[slideshow]Painful Tailbone! OUCH! What Treatment Options are Available for Coccydynia?
I have a patient who fell on her buttock while walking down the stairs. Immediately, she felt a sharp and bruising pain in the buttock. The next day she went to her family doctor who explained that her tailbone was inflamed – he called this condition coccydynia NOT tax pain (for those that have seen the H&R block commercials). She asked me what treatment methods would help her coccydynia. She explained that she wanted to not only decrease pain, but also fix the problem.
Before we discuss treatment options for coccydynia, let us discuss the anatomy/location of the tailbone.
Where is the Tailbone Located Anatomically?
The tailbone is located in the lower buttock. Follow your spine all the way down and it is the final segment in the vertebral column. Interestingly, the coccyx is a remnant tail! The coccyx is usually formed of four rudimentary vertebrae (sometimes five or three). It articulates above with the sacrum. Here is a picture of the coccyx attached to the sacrum above.
What is Coccydynia?
Coccydynia is associated with pain and tenderness at the tip of the tailbone – between the buttocks. The pain is often worsened by sitting on a hard surface. Symptoms include:
- Pain that is worse when sitting
- Local pain in the tailbone area that is worse when touched or when any pressure is placed on it
- Pain that is worse when moving from a sitting to standing position
- Pain that is worse with constipation and feels better after a bowel movement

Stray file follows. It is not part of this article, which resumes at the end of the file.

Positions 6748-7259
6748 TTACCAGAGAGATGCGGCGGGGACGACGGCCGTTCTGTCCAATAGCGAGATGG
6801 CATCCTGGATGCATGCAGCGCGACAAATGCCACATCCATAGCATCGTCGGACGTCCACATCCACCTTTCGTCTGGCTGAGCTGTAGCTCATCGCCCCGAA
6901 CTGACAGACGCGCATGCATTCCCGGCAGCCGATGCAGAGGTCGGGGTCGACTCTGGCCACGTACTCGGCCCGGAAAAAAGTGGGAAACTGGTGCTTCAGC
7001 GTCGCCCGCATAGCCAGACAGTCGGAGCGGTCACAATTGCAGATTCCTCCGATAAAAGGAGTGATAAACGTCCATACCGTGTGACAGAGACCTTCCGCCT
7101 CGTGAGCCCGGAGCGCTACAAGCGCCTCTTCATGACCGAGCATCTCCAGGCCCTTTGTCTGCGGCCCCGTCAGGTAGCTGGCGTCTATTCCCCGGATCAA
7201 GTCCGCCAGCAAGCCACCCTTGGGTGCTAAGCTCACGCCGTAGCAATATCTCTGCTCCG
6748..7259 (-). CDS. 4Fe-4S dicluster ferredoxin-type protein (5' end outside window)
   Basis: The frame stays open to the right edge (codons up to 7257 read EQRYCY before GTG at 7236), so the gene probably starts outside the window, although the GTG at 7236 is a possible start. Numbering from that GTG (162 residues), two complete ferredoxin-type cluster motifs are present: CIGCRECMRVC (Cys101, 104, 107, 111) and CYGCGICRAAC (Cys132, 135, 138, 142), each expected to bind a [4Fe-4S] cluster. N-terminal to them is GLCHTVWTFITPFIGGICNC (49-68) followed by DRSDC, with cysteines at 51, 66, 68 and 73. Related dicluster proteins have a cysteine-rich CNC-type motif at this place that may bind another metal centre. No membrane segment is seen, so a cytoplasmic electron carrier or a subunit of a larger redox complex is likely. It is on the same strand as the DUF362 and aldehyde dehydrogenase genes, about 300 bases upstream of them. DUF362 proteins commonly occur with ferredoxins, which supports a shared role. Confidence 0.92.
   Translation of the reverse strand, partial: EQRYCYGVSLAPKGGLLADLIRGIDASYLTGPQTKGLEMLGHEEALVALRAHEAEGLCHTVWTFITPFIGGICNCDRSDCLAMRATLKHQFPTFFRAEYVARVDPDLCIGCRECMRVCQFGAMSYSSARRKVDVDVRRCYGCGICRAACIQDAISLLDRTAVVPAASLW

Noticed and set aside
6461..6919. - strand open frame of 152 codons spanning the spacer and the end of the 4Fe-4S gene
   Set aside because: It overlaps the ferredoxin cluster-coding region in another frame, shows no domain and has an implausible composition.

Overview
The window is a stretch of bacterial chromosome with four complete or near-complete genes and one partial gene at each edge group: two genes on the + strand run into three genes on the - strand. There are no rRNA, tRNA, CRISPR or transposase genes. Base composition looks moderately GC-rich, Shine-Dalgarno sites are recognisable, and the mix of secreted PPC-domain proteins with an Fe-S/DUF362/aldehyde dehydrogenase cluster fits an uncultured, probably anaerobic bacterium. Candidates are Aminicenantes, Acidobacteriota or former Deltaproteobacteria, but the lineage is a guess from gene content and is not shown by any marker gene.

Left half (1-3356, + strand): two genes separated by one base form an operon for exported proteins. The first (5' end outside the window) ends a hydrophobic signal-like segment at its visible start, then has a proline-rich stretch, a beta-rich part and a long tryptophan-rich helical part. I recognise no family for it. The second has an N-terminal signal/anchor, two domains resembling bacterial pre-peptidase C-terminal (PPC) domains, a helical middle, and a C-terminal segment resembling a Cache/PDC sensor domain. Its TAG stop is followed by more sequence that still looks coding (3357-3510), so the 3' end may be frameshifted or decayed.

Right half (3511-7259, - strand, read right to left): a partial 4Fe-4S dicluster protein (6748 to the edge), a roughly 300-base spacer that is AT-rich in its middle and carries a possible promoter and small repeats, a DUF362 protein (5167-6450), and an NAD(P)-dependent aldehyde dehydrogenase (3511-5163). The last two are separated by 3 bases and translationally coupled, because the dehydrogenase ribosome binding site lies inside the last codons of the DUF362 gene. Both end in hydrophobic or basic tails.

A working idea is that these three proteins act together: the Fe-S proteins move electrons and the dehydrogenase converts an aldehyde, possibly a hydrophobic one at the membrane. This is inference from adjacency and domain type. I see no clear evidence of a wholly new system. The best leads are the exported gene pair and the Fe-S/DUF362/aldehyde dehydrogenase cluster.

What causes Coccydynia?
Coccydynia can be caused by various factors. For instance, coccydynia is often caused by an injury (fall on ice or on a hard surface), but it may occur seemingly spontaneously. Conditions which mimic coccydynia, include sciatica, infection, cysts, and fractured bones. When the tailbone does break due to trauma such as a fall, it usually protrudes forward towards the front of the body – thus causing much discomfort.
How is Coccydynia Treated?
Patients with coccydynia are advised to use a well-padded seat when sitting and avoid long periods of sitting.
Furthermore, the following treatment methods can help. Rest, avoiding re-injury to the affected area, using an anti-inflammation cream and/or pain medications can help to relieve symptoms. Some patients with persistent coccydynia are treated with local cortisone injection. Rarely, when patients have unrelenting pain, a surgical resection of the coccyx can be performed to remove the irritated bony prominence.
Now let’s get back to my patient…
Amazingly, acupuncture helped my patient! Four treatments of acupuncture and the pain was completely resolved. The treatments were provided every other day and lasted approximately 30 minutes each. The acupuncture needles were inserted around the sacrum on both sides. Electrical stimulation was added to the surrounding area. Furthermore, ice therapy also helps to reduce pain, swelling and inflammation in the area. Laser therapy is also a treatment modality in which I have had success with. Laser therapy has been known to assist in soft tissue healing.
All in all, coccydynia is poorly understand. It is not too common, however, does occur. Over the last few years, I have seen about eight to ten patients with this particular condition. 100% of these individuals fell on their buttock and immediately felt the buttock pain. If you are unsure if you have this condition, make sure you go see your health practitioner.
MEDICAL DISCLAIMER: The following information is my personal notes about this subject matter. It is intended for informational purposes only. Consult a health practitioner to help you diagnose and treat injuries of any kind.
Dr. Luciano Di Loreto, HBSc., DC
Chiropractor in Woodbridge, Ontario